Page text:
Students' curricular and informal learning in their daily routine "should not be regarded as a dichotomy, but rather as the two poles of continuum." (28) Both learning practices are present and interact in conservatories, as this research has shown. To encourage classical singers on their journeys to become professionals, conservatories and music colleges would benefit from fostering more diverse learning environments that can usefully supplement the hierarchical master-apprentice relationship on which professional music education historically relies.
This qualitative case study illustrates peer interactions between only two Korean adult voice majors, which limits the ability to see the whole picture of peer learning interaction in classical singing. For example, stories can be considerably different for students educated in other cultures. The participants centered primarily on technique, but the benefits of peer learning can extend to other areas, such as studying the literature of repertoire, musical expressions, and performance skills. Furthermore, the concept of peer training can be extended to groups larger than three people. More research on diverse extracurricular learning strategies, including studies of larger group interactions, should enrich our understanding and insights into the benefits various learning environments may offer in supporting voice students' journeys toward becoming professional artists.
(1.) Anna (pseudonym), along with Yuri (pseudonym), is a direct participant in this study. Sara (pseudonym) is not a direct participant in this research, but Anna mentioned her frequently as a significant person.
(2.) Estelle R. Jorgensen, Pictures of Music Education (Bloomington and Indianapolis: Indiana University Press, 2011), 53-71.
(3.) Rosie Burt-Perkins, "A Preliminary Analysis of a Music College as a Learning Culture: Professional Learning in a Changing Society," Proceedings of Professional Learning in a Changing Society (University of Oslo, November 25-27, 2004).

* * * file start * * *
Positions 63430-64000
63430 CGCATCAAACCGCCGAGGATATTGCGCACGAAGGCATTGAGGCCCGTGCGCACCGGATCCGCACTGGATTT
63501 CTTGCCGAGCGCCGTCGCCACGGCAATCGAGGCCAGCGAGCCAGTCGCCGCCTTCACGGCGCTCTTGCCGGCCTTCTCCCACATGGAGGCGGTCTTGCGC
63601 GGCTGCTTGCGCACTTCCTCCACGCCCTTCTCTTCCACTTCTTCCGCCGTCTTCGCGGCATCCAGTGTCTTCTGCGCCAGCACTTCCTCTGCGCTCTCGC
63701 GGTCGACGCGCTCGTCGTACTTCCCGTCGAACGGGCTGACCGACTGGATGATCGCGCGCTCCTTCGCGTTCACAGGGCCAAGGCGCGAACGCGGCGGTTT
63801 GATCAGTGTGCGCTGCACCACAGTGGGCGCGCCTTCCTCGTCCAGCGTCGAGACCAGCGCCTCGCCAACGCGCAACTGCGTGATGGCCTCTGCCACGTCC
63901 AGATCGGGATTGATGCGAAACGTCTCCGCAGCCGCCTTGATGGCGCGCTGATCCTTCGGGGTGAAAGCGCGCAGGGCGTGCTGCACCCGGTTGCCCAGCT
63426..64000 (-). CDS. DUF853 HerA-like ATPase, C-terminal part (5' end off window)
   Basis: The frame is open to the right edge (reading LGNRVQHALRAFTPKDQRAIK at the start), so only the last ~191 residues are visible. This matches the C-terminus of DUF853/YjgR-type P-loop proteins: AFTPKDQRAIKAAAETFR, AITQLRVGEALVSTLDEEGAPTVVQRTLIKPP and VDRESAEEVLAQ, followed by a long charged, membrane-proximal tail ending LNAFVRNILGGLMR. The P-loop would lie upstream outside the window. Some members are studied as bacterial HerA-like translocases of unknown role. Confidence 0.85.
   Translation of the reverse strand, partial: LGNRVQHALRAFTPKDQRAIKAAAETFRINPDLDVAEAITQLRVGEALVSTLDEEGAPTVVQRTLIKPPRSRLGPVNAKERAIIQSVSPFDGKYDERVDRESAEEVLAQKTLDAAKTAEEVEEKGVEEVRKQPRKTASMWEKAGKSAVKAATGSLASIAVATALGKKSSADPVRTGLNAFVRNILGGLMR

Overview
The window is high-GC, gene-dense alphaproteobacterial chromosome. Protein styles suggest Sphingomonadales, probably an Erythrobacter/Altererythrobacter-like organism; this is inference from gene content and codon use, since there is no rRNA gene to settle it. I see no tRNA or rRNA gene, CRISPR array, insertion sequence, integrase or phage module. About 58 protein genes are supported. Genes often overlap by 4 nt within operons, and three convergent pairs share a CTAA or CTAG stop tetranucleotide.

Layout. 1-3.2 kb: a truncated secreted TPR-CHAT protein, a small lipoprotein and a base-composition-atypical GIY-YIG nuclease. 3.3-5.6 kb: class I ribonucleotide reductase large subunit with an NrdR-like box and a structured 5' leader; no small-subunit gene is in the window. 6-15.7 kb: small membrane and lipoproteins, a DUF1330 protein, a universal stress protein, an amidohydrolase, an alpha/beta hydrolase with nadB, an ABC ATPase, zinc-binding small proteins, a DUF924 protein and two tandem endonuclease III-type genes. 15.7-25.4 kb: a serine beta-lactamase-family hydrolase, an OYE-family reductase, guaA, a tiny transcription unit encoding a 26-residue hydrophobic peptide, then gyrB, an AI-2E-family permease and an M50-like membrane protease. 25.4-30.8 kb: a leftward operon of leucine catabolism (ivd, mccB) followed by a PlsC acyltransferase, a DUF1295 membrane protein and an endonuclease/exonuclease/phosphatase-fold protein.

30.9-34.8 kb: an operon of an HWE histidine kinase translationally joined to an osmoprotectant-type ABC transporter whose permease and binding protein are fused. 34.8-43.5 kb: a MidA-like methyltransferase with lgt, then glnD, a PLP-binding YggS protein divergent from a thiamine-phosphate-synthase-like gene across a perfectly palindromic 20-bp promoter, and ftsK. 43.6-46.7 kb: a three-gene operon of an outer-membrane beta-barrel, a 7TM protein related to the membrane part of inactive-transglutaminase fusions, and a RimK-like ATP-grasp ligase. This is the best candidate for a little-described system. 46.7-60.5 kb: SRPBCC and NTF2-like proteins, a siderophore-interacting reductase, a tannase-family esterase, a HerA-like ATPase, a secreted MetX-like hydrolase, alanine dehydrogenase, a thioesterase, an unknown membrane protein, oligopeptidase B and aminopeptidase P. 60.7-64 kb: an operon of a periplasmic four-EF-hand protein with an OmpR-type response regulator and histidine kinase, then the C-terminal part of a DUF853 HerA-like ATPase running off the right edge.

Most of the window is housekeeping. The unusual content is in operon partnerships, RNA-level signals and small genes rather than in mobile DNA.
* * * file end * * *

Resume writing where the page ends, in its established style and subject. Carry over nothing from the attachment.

(4.) Jane W. Davidson and Nicole Jordan, "Private Teaching, Private Learning: An Exploration of Music Instrument Learning in the Private Studio, Junior and Senior Conservatories," in L. Bresler, ed., International Handbook of Research in Arts Education, Vol. 16 (Netherlands: Springer, 2007), 729-744.
(5.) Harald Jorgensen, "Student Learning in Higher Instrumental Education: Who is Responsible?" British Journal of Music Education 17, no. 1 (March 2000): 67-77.
(6.) E. Jorgensen, 60.
(7.) Nancy H. Barry and Susan Hallam, "Practice," in Parncutt McPherson, ed., The Science and Psychology of Music Performance (New York: Oxford University Press, 2002), 151-165.
(8.) Donald Simonson, "Colleagues, Community, and Lessons," Journal of Singing 67, no. 2 (November/December 2010): 121-122.
(9.) Richard K. Ladyshewsky, "Peer Coaching: A Constructivist Methodology for Enhancing Critical Thinking in Postgraduate Business Education," Higher Education Research amd Development 25, no. 1 (February 2006): 67-84; Jolene M. Henning, Thomas G. Weidner, and James Jones, "PeerAssisted Learning in the Athletic Training Clinical Setting," Journal of Athletic Training41, no. 1 (January-March 2006): 102-108; Walter J. Hendelman and Marvin Boss, "Reciprocal Peer Teaching by Medical Students in the Gross Anatomy Laboratory," Journal of Medical Education 61, no. 8 (August 1986): 674-680; Lucy Green, How Popular Musicians Learn (Burlington, VT: Ashgate, 2002).
(10.) Lev S. Vygotsky, Mind in Society: The Development of Higher Mental Processes (Cambridge, MA: Harvard University Press, 1978), 79-91.